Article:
Of particular concern here is the issue of judicial protection of the right of access (point 4). The current draft of the Convention grants applicants whose request for information has been denied "access to a review procedure before a court of law or another independent and impartial body established by law." It fails to specify, however, that the non-judicial body of appeal should have the legal authority to order disclosure of official documents. Given that access to information is now recognised as a human right, as will be confirmed by this treaty, it is essential that the future Convention enshrine the principle of a right of appeal to an independent body (a judicial or equivalent body) that is empowered to protect the rights of individual requestors by ordering, when appropriate, the release of requested information. In the absence of such a guarantee, the applicant's theoretical right of access would be denied effective judicial protection - in violation of one of the basic principles of human rights law.

 

Last but not least, we note that the monitoring mechanism for the treaty will need to be robust and well-resourced if the Convention is to serve its intended purpose of upholding the right of access to information for the 800 million people in the Council of Europe region.

 

Since the Convention aims to ensure a minimum level of respect for the right of access to information, its drafters should avoid the pitfall that if one or two member states do not meet a particular standard, the Convention will accommodate those states by lowering the bar-this would defeat the very purpose of this standard-setting effort. Rather, the core provisions of the Convention should be mandatory, and states whose legislation does not, at time of ratification, meet those minimum standards may, as a last resort, make declarations or reservations and notify the monitoring body when they have brought their legislation into line with the treaty.

 

We, the undersigned, call on the Group of Specialists to address the seven concerns identified above by making the following modifications to the draft Convention:

 

  1. Include all official documents held by legislative bodies and judicial authorities, irrespective of their nature, within the mandatory scope of the treaty;

 

  1. Include all documents held by natural and legal persons insofar as they perform public functions within the mandatory scope of the treaty, if necessary further defining the meaning of "public functions";

 

  1. Introduce a provision that requires regular, proactive publication of certain basic, specifically defined categories of official documents including information about the structure of each government body, personnel, activities, rules, guidance, decisions, and public procurement;[3]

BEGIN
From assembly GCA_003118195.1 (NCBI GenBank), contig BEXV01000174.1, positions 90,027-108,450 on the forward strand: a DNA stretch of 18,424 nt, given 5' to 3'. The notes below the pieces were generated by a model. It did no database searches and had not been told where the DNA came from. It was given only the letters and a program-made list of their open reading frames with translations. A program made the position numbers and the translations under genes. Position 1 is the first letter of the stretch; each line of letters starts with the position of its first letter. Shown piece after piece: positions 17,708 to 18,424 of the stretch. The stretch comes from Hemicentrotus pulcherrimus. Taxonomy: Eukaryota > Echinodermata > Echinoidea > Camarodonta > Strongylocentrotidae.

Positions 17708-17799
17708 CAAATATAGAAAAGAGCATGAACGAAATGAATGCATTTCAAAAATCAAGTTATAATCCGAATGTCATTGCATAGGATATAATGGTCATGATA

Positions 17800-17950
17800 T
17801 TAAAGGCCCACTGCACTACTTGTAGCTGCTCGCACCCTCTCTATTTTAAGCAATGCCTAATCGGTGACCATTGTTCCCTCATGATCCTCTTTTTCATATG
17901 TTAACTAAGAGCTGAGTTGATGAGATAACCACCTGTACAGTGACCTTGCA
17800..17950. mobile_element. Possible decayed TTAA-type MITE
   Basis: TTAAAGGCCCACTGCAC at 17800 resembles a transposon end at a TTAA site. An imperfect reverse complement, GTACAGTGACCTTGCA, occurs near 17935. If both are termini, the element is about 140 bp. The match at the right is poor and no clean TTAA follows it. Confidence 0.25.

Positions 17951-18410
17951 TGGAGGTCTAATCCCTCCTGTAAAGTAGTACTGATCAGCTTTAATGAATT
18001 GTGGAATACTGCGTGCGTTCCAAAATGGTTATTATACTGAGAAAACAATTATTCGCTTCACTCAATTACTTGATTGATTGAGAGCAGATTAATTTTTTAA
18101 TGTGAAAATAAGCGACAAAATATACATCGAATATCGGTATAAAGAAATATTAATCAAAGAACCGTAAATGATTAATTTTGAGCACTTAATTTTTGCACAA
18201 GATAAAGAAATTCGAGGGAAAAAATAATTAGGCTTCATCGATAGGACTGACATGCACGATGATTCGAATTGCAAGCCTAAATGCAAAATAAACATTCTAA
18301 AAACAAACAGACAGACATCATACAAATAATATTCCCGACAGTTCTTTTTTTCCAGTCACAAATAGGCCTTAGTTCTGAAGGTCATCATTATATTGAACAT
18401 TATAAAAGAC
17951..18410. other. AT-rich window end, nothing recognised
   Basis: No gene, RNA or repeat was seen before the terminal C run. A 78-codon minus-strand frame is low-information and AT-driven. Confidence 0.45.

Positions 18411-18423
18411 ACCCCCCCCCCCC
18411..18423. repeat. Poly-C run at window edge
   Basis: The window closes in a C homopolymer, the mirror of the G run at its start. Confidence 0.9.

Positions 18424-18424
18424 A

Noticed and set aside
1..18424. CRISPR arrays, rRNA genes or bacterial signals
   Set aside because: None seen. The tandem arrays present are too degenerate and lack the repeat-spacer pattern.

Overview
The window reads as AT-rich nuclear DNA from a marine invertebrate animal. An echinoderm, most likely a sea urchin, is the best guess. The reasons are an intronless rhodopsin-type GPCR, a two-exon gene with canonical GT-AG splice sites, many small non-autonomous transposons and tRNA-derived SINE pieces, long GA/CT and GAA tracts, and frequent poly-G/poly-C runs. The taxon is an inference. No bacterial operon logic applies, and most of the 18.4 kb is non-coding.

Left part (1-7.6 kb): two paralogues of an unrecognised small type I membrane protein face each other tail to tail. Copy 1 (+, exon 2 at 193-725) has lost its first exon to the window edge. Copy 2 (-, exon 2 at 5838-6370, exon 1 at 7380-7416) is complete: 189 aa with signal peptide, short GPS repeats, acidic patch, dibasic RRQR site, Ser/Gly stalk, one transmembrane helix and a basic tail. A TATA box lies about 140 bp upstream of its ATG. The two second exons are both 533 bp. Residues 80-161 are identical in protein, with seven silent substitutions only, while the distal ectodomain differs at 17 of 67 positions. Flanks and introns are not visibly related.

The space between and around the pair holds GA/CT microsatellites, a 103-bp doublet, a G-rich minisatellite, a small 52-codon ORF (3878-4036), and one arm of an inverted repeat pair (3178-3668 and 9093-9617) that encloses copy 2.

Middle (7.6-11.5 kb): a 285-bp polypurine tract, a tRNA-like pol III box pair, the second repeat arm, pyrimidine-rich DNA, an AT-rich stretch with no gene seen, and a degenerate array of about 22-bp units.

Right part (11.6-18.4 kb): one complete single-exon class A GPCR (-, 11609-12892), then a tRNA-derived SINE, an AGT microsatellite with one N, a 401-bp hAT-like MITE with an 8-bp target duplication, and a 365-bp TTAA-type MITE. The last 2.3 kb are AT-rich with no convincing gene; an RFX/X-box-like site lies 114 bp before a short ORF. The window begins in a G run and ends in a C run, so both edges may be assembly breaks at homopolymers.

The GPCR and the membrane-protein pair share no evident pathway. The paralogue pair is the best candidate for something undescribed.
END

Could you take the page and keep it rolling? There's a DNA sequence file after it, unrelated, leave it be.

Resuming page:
1. Introduce a guarantee that individuals will have access, in all cases, to an appeals body with the power to order government agencies to disclose official documents and ensure compliance with the right of access;

 

  1. Introduce language to the effect that in addition to a right to appeal against "a denial of a request", individuals shall have the right to appeal all administrative actions or omissions that violate their right to information;

 

  1. Redraft the exemptions relating to internal deliberations and commercial interests to ensure:
    1. that there is a time limit on the applicability of the internal deliberations exemption (i.e. following the conclusion of internal deliberations on a matter or within a reasonable period thereafter);
  1.  
    1. that the treaty refers to legitimate commercial interests only;

 

  1. Introduce a requirement that states set statutory maximum time-limits within which requests must be processed.

 

We believe that only if these concerns are addressed, will the future European Convention on Access to Official Documents enshrine the essential principles of the right of access to information.

 

Signatories:

 


 

[1] See Declaration of  6 December 2004 by the UN Special Rapporteur on Freedom of Opinion and Expression, the OSCE Representative on Freedom of the Media and the OAS Special Rapporteur on Freedom of Expression at http://www.cidh.org/Relatoria/showarticle.asp?artID=319&lID=1

[2] See Briefing regarding the elaboration of a Council of Europe treaty on access to official documents, submitted by Article 19, the Open Society Justice Initiative and Access Info Europe to the Group of Specialists in November 2006; see also Briefing # 2 regarding the elaboration of a Council of Europe treaty on access to official documents, submitted by Article 19, the Open Society Justice Initiative and Access Info Europe to the Group of Specialists in July 2007. Available at http://www.access-info.org/, http://www.article19.org/ and http://www.justiceinitiative.org/.

 

[3] List taken from the submission of the OSCE Representative on Freedom of the Media to the Group of Specialists.